Marine

Smarter batteries help U-Boat Worx dive deeper for longer

Smarter batteries help U-Boat ...
U-Boat Worx has upped the depth of its C-Research submarines
U-Boat Worx has upped the depth of its C-Research submarines
View 14 Images
The deep-diving U-Boat Worx C-Research uses a new battery 
1/14
The deep-diving U-Boat Worx C-Research uses a new battery 
The panoramic bubble of the C-Research makes it easier for researchers to see out
2/14
The panoramic bubble of the C-Research makes it easier for researchers to see out
The C-Research 2-500 will take two passengers to 500 meters below the ocean surface
3/14
The C-Research 2-500 will take two passengers to 500 meters below the ocean surface
The 2-500 is the smallest, least capable C-Research
4/14
The 2-500 is the smallest, least capable C-Research
U-Boat Worx will be putting the C-Research on sale in 2018
5/14
U-Boat Worx will be putting the C-Research on sale in 2018
This three-person C-Research will dive to 480 meters
6/14
This three-person C-Research will dive to 480 meters
The 3-480 benefits from an acrylic dome for a panoramic look at the world around it 
7/14
The 3-480 benefits from an acrylic dome for a panoramic look at the world around it 
The 3-480 is designed for undersea exploration
8/14
The 3-480 is designed for undersea exploration
U-Boat Worx has been in the business since 2005
9/14
U-Boat Worx has been in the business since 2005
U-Boat Worx has upped the depth of its C-Research submarines
10/14
U-Boat Worx has upped the depth of its C-Research submarines
The three-person 3-1100 is finished in a special "superyacht paintjob"
11/14
The three-person 3-1100 is finished in a special "superyacht paintjob"
The most capable three-seat U-Boat Worx sub can dive to 1800 meters 
12/14
The most capable three-seat U-Boat Worx sub can dive to 1800 meters 
U-Boat Worx has developed a new battery for its new submarines 
13/14
U-Boat Worx has developed a new battery for its new submarines 
The acrylic dome on the U-Boat Worx submarines gives passengers a better view of the underwater world around them 
14/14
The acrylic dome on the U-Boat Worx submarines gives passengers a better view of the underwater world around them 
View gallery - 14 images

Saying a company is "plumbing new depths" isn't usually a compliment, but it's high praise for U-Boat Worx. The submarine manufacturer has been pushing its creations deeper into the abyss since launching in 2005, and now offers a range of personal and research craft for intrepid ocean explorers. Its latest model line, the C-Researcher, makes use of a new battery for deeper, longer missions on the ocean floor.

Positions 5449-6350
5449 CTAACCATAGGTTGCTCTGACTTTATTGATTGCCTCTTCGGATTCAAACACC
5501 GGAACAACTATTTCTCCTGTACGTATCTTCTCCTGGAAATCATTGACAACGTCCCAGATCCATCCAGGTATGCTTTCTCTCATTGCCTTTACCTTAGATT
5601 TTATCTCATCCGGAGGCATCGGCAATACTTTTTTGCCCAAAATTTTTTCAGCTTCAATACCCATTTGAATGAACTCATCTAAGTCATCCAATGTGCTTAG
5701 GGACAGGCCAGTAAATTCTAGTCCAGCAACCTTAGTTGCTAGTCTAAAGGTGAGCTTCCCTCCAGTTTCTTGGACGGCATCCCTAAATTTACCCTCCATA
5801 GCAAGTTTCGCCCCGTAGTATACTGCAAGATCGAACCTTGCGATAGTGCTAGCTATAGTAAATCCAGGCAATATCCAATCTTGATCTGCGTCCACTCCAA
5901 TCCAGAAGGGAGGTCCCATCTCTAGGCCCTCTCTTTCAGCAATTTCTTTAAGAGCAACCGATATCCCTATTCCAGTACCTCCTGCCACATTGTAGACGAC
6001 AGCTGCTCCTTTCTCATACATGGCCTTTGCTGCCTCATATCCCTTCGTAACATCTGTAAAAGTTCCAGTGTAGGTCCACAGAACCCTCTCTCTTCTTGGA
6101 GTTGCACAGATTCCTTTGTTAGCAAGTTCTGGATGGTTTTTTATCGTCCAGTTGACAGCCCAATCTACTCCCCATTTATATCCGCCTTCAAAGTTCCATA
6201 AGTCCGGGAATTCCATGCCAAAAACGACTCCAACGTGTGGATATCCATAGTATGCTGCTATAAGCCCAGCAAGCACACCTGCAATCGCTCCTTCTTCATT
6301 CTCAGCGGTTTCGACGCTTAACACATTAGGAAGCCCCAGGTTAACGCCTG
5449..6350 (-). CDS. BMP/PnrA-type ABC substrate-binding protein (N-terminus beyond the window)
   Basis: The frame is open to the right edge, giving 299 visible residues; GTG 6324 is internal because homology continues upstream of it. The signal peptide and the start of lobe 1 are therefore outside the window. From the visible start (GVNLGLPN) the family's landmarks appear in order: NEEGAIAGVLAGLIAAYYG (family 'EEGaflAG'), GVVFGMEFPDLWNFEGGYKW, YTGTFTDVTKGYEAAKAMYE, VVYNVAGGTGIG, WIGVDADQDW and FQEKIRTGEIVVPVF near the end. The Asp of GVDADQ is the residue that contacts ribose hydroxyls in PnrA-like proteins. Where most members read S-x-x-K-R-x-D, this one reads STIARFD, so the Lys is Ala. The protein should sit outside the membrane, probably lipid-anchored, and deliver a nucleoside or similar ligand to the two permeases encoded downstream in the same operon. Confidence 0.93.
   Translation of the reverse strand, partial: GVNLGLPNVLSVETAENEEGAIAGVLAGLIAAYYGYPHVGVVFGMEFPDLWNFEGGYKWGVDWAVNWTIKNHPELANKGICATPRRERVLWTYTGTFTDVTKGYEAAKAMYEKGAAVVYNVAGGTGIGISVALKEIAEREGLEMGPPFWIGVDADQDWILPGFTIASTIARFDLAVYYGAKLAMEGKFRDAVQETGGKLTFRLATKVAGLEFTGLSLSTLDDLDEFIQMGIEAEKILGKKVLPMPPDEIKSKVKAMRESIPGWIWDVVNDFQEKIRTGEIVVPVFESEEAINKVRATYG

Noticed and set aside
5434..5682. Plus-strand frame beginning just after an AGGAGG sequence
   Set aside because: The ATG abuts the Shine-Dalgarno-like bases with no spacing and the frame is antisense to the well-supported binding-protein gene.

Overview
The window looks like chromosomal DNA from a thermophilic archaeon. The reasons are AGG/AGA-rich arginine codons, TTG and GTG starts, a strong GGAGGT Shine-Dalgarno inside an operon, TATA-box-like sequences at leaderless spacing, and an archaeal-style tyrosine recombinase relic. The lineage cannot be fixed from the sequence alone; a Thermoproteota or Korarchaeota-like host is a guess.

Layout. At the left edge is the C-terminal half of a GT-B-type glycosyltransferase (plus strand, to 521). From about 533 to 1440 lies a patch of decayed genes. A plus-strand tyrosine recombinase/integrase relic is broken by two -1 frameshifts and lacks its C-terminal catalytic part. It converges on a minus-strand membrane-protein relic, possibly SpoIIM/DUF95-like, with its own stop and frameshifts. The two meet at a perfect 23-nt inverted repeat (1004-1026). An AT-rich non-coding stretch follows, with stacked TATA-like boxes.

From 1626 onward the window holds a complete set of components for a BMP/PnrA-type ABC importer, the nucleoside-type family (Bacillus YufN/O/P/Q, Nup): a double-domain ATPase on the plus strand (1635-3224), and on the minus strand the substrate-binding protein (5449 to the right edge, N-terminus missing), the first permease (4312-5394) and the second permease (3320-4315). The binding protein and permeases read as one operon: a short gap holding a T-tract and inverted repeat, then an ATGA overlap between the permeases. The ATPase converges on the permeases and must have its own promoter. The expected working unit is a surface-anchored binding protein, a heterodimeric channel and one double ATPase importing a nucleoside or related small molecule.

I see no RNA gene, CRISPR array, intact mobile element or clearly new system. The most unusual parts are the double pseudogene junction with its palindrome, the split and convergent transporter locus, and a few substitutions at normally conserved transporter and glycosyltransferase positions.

The biggest development in the latest U-Boat submarines is a new pressure-tolerant lithium-ion battery system, which allows for a claimed 350 percent improvement in capacity compared to the lead-acid setups. The company says its 62 kWh battery has been tested to 4,000 meters (13,123 feet) below sea level, double the operating window of the deepest-diving C-Research submarine.

Thanks to these bigger batteries, the new submarines take half as long to travel from the surface to the ocean floor, and researchers are able to spend longer under the water than before. They'll also be to use more lights, and run more powerful attachments, which should make it easier to conduct missions in the deepest, darkest corners of the ocean.

The C-Researcher line includes five models all up, starting with the 2-500. As the name suggests, it's a two-person sub capable of diving to 500 meters (1,640 ft). The 2-2000 is the deepest-diving model on offer, capable of taking two passengers to 2,000 meters (6,562 ft) below the surface. There are also three different three-person models available, able to reach 480, 1,100 and 1,700 meters (1,575, 3,609 and 5,577 ft respectively).

Whereas traditional submarines offer a limited view out, U-Boat Worx puts passengers behind a large acrylic sphere for a panoramic look at what's going on around them. That means well-heeled tourists won't miss a thing while exploring Nemo's home, while keen-eyed researchers can conduct their work with an unimpeded view of the subject.

"By combining the latest innovations with over 12 years of experience in designing, building and operating the world's largest fleet of submersibles, our new C-Researcher series offers superyacht owners and deep ocean research communities the safest, best-performing and most luxurious submersibles to explore the underwater world," says company founder Bert Houtman.

The new C-Research submarines will hit the market in Q2 of 2018. There's no details on pricing at this stage, but the tourist models retail for well over US$2 million.

Source: U-Boat Worx

View gallery - 14 images
4 comments
Vernon Miles Kerr
Replace the ducted fans with attitude control nozzles and you have a dandy little rig for exploring around the International Space Station.
ei3io
A submersible should use Hydrogen fuel cells since they last much longer than batteries while also creating oxygen and clean water as byproducts. Both are valued in an enclosed environment with potentially long duration if trapped by something requiring help to arrive hours to days later. Batteries should also exist as redundant back up of course.
highlandboy
#ei3io: Hydrogen fuel cells oxidise Hydrogen and therefore use avalible Oxygen and produce water.
#Vernon Miles Kerr: Space craft are light as they only have to contain air at one Atmosphere of pressure. Submersibles are heavy as they have to keep out many Atmospheres of pressure (roughly 200 Atmospheres at 2000m). This would make the device ill suited for space use.
Don Duncan
Exploration is possible with robots without risking life so why not sit back and watch the video feed? I see no overriding benefit for manned subs.